Why Ankara is under pressure over ISIL?

Why Ankara is under pressure over ISIL?

Last week, former U.S. Ambassador to Ankara Eric Edelman published an article in the New York Times titled “America’s Dangerous Bargain With Turkey.”

This week, an editorial in the same newspaper skeptically described Ankara’s joining of the U.S.-led coalition against the Islamic State of Iraq and the Levant (ISIL) as “Turkey’s War of Distraction.”  

Both pieces made the same claim: President Tayyip Erdoğan has used the recent cooperation against ISIL as a cover for Turkey’s massive operations against the outlawed Kurdistan Workers’ Party (PKK). The latter has been a key fighting force on the ground against ISIL via its sister organization in Syria, the Democratic Union Party (PYD), so Ankara’s attacks on the PKK actually weaken the fight against the notorious jihadist organization. 

In another recent article, “Repeat Elections, Repeat Results?” Bülent Alirıza, the head of the Turkey program of the Center for International and Strategic Studies (CSIS), questioned whether the move against the PKK was related to Erdoğan’s dissatisfaction with the June 7 election results, ahead of the government trying its chances once again in the re-election scheduled for Nov. 1.

The interesting point is that Turkish jets (at last) joined coalition forces in actual raids against ISIL targets in Syria on Aug. 28 and 29 from Turkey’s strategic İncirlik Air Base, according to official sources. Those attacks came hours after a Pentagon statement on Aug. 28 saying that joint raids might take place “very soon.”

Meanwhile, security operations against acts of terror by the PKK are still ongoing - mainly within Turkey rather than against the PKK’s bases in northern Iraq as was the case in late July and early August. Perhaps it is worth mentioning at this point that the PKK is on the U.S. blacklist of terrorist organizations while the PYD is on neither American nor Turkish blacklists. It also worth mentioning that the rules of engagement given by Ankara to the Turkish military for the PYD are to reciprocate any fire but to not consider it an “enemy” - unlike the PKK.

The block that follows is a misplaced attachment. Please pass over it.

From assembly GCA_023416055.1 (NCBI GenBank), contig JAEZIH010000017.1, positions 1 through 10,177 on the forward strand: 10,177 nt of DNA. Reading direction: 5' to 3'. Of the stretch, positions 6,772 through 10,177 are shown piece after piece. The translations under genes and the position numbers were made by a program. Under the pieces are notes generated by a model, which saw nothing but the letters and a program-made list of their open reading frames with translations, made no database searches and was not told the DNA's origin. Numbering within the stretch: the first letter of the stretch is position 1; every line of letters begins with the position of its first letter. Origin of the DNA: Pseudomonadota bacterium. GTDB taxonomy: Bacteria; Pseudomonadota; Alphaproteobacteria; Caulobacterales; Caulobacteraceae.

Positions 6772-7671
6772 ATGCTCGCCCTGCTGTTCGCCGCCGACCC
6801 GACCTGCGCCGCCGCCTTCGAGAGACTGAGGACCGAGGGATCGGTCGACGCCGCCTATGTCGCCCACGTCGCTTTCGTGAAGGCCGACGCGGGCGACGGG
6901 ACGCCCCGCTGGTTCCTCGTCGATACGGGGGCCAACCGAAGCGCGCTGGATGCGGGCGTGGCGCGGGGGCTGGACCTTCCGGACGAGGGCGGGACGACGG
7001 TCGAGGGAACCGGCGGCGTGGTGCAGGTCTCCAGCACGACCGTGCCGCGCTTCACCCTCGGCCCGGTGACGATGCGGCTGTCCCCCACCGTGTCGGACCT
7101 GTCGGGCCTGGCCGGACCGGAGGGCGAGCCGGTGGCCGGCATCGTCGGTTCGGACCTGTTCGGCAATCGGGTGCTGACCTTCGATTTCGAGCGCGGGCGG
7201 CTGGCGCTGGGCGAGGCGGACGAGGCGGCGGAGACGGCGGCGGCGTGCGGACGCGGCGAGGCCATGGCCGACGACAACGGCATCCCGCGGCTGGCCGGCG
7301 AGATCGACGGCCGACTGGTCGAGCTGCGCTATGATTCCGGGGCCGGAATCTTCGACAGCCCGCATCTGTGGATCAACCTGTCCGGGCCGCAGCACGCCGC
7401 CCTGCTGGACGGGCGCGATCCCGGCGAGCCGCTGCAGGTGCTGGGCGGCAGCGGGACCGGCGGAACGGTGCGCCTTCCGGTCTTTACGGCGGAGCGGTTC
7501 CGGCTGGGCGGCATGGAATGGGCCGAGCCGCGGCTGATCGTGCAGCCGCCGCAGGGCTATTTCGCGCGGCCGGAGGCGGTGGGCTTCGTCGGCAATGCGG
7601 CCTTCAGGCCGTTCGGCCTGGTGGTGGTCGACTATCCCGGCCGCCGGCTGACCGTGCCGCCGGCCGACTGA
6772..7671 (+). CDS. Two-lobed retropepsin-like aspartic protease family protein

Despite denials from U.S. officials that they have had any contact with the PKK, it is not hard to speculate that the PKK is telling the Americans that it cannot devote its full capacity against ISIL as it now has to fight against the security forces of Turkey, America’s ally. The Barack Obama administration now has access to İncirlik and the cooperation of Turkey (the only Muslim-majority member of NATO) against a terrorist organization calling itself the “Islamic State,” but it also gives all necessary messages to the media that Ankara is still not doing enough, which helps to assuage the PKK/PYD forces on the ground.

But the real reason to explain the amount of pressure on Ankara over its stance against ISIL - especially at a time when Turkey has actually joined the raids - must be something else, as it has continued to be applied even after the beginning of the joint raids. The reason could be the Obama administration’s rising level of distrust in the Erdoğan administration. If so, that distrust would extend to Prime Minister Ahmet Davutoğlu’s Justice and Development Party (AK Parti) government, now heading to a re-election in a cabinet alongside deputies (involuntarily, in accordance with the constitution) from the Kurdish problem-focused Peoples’ Democratic Party (HDP), which was recently denounced by Erdoğan as the “political extension of the separatist terrorist organization [PKK].”

Will the U.S.’s lack of trust continue after the Nov. 1 elections? It depends on the result. If the outcome of the snap election is similar to the June 7 vote, forcing the AK Parti into a coalition government and forcing Erdoğan to admit that his desire to concentrate all power in the presidency is unrealizable, the distrust could fade. But if Erdoğan pushes for yet another re-election after Nov. 1, or if the AK Parti is able to form a single-party government, the Erdoğan’s path may be clear for a super presidency and Washington’s distrust would continue. 

All things considered, it seems that the current discord essentially boils down to the basic lack of trust between Obama and Erdoğan.